“If it pleases an audience,” you repeat. Perhaps a variety of opinions would be what damns you, but relying on the tastes of a single fae…if the story you have in mind displeases it, then you are lost. Better to have a security net of varying opinions.
The fae narrows eyes dark as ocean abyss and hisses. You flinch. “An audience,” you repeat anyways, “I said, if it pleases an audience.”
“You said mayhaps.”
“My stories are my talent,” you say, “if this is the last one I tell, I want it to be remembered.”
Amazingly, this works. You get your audience.
You stand in front of the fraction of a Court, wishing you could write or type the words rather than say them. You are afraid.
But you know your talents. You know your stories, you know your characters, and it is not the first time you have told this tale. If all else fails, you have the phrase ‘but there is always more to the story,’ a gimmick you can pull out to expand and continue if the fae do not like it quite as much.
If you are honest with yourself, you will probably pull out that “gimmick” anyways. You love your stories and characters too much to not expand on them. You close your eyes.
You gather your thoughts. You take a deep breath.
“This,” you begin, “is the story of Phoenix Song.”
It is nearly a year before Many-Names stumbles back into the normal world. Ce comes back somewhat confused and half-glowing, as though some internal light has given cer an aura of confidence. For all that, the glow is entirely human and largely metaphorical. Cer changling leaves as ce moves back into cer dorm, all smiles and laughter. The kind of smiles and laughter that covers deep, deep relief.
People ask how. Ce replies with a grin. “They love a good story, didn’t you know?”
Spectator attempts to get a fuller explanation, because for all their perceptiveness this has still totally blindsided them. Many-Names explains about the world ce’d spent five years in the making.
“I picked the one that I thought would appeal the most to Them,” ce explains. “Well, that and I actually had it figured out to the end.” Ce says maybe ce’ll show you cer old notes. “If they still exist, anyways,” ce adds thoughtfully, “I think I might have given the story to the F–Fair Folk. It’s a worthy trade.”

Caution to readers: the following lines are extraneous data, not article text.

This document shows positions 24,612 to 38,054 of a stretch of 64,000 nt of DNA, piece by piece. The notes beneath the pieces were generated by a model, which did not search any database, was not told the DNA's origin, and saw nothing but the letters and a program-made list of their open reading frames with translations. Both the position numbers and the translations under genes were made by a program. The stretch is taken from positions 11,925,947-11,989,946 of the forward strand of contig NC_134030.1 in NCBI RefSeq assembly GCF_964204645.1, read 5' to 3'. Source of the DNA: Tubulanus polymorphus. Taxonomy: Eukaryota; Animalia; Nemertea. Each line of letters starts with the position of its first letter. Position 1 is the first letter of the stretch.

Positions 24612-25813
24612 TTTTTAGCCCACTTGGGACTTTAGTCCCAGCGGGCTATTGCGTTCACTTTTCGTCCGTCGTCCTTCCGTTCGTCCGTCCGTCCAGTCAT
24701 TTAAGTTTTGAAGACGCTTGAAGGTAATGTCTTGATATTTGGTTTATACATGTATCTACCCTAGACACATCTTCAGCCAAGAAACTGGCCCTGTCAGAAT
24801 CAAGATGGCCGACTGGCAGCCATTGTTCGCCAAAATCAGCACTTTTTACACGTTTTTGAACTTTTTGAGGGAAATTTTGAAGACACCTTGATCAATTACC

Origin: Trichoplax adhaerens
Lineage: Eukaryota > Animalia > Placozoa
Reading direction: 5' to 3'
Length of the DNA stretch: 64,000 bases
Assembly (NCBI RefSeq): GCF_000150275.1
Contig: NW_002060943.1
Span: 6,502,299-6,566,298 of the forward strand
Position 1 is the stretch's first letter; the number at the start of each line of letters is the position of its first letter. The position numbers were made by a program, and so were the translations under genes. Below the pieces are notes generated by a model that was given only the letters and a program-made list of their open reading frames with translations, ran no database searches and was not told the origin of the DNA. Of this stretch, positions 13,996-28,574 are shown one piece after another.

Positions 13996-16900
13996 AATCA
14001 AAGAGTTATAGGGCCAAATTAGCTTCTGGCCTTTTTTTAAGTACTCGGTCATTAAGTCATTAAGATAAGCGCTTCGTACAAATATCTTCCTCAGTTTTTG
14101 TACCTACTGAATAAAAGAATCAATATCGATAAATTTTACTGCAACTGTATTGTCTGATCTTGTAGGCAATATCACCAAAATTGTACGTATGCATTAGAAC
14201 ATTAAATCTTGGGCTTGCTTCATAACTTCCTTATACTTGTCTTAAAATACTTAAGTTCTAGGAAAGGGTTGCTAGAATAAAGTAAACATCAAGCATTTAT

Many-Names leaves out drawings with cer ice cream and milk now. Sketches, colored with pencils, sharpie-lined, printed digital art in full color and shading. All labeled with names. They are always gone in the morning. Spectator thinks, to their great disbelief, that Many-Names has managed to create a fandom.
This is bad for cer. This is very very bad.
“They aren’t going to let you leave, you know,” they tell cer, “Not if you keep giving them content.”
Many-Names pauses in the middle of a sketch. “Well,” ce says eventually, “there’s always the internet.”
“You’re not getting it,” Spectator decides, and tells cer, “You can’t leave, Many-Names. Can’t go home. Can’t see your mom. Can’t go out and get another job. You’ll have to stay. Become a teacher, or whatever. You have to stop talking to Them.”
Many-Names considers this. “I can’t just cut off,” ce tells them, “That would be rude. I mean, they’ll forget soon enough. Or I’ll get tired of drawing stuff. But as long as we’re both interested, well, they get art, and I get these things.”
“These things,” Spectator repeats. Many-Names flicks a hand at cer windowsill. There is a bright red feather that almost glows, an image of a hammer, a glass crafted phoenix that seems to burn internally, a music box, and a crude, human-like figure.
“It’s like fanart,” ce says in a delighted tone, and Spectator gives up. They’re graduating this year, they don’t have time to pull a delusional freshman out of cer dealings with the Gentry. Ce seems happy, anyways.
And life in Elsewhere University carries on.